Category Archives: Network

Moving from Windows to Linux

I have been a long-term Windows user. I started developing an application under Windows 1 (a disaster due to memory leaks in the OS), I developed device drivers under Windows 3.1. I have 4 computers at home quite happily running Windows 10, and with very little frustration.

Why then should I want to migrate to Linux? There are multiple reasons. Perhaps the most important is that Microsoft has branded most of my hardware unfit to run its next revision of Windows; at some point Windows 10 will cease to be supported and vendors of the various Apps I depend on will stop supporting it. The second reason (and perhaps an equal first) is that I like to tinker, and Linux has plenty of scope for tinkering. Thirdly, I am familiar with running Linux, which I use on my home server. Finally, I wanted to use ZFS to provide management and protection of my filesystem.

But can I drop Windows entirely? Unfortunately not. A couple of the apps I depend on run only in Windows. These are VideoPsalm (which is used to present in Church) and Microsoft Access (which I use to maintain multiple databases, e.g., for a publication I edit).

I would really like to have moved my existing Windows 10 installation into the virtual domain. I never did find a way to do this. I tried virtualizing the nvme PCI hardware in qemu-kvm. I moved my installation to an SSD (where it still booted) and then virtualized this as a raw block device. The boot up in the virtual machine (VM) gave an error on a fetchingly attractive light blue background (gone are the bad old days of dark blue). Booting the Windows 10 installation image and attempted to repair the installation failed. I could boot it in safe mode, but not in normal mode. Eventually I gave up and bought a one-time install license for Windows 10, and for Microsoft Office, which I was able to install in a fresh VM. There I was able to continue to use VideoPsalm and Microsoft Access (Office).

Here is a list of observations from this work:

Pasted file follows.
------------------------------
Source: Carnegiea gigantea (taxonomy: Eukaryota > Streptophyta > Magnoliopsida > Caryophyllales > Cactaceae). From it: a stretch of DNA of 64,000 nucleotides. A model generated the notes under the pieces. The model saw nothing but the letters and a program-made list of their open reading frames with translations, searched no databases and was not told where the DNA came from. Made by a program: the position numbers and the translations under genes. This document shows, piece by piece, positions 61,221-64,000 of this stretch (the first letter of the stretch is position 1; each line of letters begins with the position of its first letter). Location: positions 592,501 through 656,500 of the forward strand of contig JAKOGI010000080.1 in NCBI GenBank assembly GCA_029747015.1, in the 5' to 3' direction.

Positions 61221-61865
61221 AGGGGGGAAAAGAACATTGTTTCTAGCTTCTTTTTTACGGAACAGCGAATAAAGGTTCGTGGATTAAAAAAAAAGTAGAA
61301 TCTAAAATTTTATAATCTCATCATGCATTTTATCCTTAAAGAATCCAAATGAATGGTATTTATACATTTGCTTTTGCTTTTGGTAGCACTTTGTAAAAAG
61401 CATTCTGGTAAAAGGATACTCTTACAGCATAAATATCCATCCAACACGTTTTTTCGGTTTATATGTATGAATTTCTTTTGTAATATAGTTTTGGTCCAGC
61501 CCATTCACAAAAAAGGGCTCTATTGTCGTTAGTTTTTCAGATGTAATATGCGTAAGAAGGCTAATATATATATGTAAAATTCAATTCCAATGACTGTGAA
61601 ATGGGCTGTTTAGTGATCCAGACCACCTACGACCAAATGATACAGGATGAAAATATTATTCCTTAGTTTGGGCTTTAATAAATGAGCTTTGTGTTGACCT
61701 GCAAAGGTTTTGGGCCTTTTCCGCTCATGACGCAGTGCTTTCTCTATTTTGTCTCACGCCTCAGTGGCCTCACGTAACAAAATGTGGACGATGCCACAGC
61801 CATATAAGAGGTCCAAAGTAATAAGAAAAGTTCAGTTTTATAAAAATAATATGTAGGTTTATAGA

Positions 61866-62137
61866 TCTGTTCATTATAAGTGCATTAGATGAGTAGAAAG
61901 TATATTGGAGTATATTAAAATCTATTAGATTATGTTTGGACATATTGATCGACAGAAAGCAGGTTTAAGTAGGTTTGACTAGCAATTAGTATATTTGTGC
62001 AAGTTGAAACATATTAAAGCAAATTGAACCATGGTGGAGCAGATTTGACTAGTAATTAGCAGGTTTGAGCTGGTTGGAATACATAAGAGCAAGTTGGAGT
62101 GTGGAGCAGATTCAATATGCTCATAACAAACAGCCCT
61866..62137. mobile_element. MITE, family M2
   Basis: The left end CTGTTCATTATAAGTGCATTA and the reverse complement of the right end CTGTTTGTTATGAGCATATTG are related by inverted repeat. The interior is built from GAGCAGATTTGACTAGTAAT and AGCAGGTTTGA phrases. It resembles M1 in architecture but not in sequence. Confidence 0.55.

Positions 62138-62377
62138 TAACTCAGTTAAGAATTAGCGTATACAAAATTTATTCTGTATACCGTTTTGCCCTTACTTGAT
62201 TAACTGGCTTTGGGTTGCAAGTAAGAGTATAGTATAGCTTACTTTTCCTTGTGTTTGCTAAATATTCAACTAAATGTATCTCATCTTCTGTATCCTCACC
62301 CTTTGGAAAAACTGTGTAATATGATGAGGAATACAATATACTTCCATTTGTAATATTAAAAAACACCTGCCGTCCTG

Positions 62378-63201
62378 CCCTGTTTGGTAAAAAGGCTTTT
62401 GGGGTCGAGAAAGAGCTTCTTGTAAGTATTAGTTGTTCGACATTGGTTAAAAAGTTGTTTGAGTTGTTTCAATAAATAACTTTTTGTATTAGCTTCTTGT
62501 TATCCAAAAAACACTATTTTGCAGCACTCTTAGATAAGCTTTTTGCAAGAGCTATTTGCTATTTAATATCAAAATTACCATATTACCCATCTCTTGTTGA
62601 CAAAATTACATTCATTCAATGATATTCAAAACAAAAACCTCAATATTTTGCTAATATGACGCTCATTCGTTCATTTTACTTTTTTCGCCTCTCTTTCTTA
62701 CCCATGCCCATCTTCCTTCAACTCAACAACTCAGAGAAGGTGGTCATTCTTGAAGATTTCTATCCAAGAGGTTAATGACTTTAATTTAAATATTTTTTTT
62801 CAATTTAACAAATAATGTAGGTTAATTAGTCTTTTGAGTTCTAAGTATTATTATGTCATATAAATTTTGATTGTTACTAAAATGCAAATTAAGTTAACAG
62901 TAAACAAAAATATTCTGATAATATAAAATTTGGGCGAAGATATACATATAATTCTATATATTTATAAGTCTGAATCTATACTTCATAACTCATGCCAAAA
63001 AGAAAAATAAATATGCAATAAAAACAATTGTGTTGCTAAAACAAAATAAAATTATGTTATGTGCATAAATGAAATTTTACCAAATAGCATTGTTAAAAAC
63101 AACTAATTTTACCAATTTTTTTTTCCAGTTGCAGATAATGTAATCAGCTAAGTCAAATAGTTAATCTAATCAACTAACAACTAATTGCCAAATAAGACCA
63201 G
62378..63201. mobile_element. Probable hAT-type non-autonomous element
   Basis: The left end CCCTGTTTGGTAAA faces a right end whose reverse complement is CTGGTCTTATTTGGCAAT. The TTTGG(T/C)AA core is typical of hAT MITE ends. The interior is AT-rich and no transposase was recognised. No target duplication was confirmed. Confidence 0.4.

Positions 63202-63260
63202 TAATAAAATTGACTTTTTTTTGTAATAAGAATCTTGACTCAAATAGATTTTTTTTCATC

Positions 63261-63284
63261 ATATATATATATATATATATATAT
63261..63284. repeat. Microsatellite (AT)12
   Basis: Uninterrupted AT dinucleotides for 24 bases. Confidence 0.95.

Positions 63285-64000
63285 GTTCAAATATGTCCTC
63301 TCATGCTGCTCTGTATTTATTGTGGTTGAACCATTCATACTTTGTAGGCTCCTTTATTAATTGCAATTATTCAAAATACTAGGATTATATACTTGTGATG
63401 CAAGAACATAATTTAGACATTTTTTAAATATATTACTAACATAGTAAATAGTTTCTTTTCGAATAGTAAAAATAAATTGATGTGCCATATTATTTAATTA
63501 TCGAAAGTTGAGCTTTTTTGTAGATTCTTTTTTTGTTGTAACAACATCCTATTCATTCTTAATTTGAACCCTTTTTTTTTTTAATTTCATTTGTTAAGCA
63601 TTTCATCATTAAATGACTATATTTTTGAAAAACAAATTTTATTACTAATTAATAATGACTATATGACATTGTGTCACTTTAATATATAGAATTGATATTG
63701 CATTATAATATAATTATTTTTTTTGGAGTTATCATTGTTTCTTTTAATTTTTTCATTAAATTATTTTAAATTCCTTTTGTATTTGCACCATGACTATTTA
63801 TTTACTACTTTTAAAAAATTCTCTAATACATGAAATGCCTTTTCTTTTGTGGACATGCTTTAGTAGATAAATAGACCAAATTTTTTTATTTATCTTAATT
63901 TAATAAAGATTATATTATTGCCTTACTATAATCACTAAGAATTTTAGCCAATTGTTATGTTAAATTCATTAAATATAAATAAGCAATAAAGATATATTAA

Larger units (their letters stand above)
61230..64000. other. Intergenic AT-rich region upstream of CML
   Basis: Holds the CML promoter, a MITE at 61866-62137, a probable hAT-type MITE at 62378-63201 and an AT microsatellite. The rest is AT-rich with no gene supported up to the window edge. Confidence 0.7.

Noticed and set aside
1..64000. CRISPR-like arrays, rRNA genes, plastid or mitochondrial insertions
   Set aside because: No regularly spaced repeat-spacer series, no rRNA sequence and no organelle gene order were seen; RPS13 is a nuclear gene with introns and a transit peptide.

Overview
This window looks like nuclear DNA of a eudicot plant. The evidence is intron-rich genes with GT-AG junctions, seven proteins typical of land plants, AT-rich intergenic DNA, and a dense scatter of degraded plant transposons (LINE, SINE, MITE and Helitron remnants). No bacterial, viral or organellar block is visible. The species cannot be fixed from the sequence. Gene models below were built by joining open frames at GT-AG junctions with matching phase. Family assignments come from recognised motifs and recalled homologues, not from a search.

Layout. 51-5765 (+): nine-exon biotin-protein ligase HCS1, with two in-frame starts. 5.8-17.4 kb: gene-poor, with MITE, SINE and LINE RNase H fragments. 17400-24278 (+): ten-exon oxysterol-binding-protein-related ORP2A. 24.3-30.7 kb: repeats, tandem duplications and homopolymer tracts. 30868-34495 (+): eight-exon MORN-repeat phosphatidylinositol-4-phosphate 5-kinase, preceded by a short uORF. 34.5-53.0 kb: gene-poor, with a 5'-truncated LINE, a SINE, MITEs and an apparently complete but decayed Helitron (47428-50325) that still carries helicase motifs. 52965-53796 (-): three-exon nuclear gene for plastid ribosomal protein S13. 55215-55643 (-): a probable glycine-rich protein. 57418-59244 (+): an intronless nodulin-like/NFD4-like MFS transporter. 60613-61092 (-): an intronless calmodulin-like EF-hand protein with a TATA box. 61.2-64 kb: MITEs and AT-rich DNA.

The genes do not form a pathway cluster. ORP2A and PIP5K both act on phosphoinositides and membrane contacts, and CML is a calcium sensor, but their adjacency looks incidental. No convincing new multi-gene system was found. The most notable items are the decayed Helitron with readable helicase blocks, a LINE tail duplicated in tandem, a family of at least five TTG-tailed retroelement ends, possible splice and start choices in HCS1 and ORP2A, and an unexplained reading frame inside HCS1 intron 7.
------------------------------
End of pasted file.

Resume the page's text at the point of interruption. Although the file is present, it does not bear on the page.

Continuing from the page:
• I selected Zorin 16 Core (based on Ubuntu 20.04) as my OS. It has good reviews. The Core version is free, but the existence of paid versions means the features in Core get professional attention. It’s based on Ubuntu 20.04 LTS, which is also well maintaned.
  • I initially installed Zorin 16 to a SSD using ext4 as the filesystem, then I moved the installation to my nvme using the zfs filesystem (separate boot and root pools). I kind-of followed some of the ideas in the Ubuntu ZSYS project, having separate datasets for the root, and each user. However, I did not use the OS option to install on zfs because I have found zsys to be buggy, and in the past it failed me when I needed it most.
  • Ubuntu 20.04 domain name resolution is a right pain too if you have a local DNS server. I disabled Network Manager and used netplan (rendered by networkd) to define a bridge (needed by the virtual machines) with static IP and DNS settings. If I relied on the values supplied by my DHCP server, the OS would occasionally reset itself so that it resolved only external names, and sometimes didn’t work at all. I never did find out why.
  • Linux apps, in general, do not talk to data on the network directly. I mounted my network resources using nfs in the fstab.
  • Printing proved to be a right royal pain in the posterior. I spent a day messing about with different printer drivers and trying to coerce otherwise functional programs to behave rationally. I ended up insalling Gutenprint drivers for my Canon mx925 printer, and installing a printer using the same connection for each combination of job options (page size, borderless printing, paper type) that I wanted, because applications generally don’t seem to want to remember prior combinations of print options.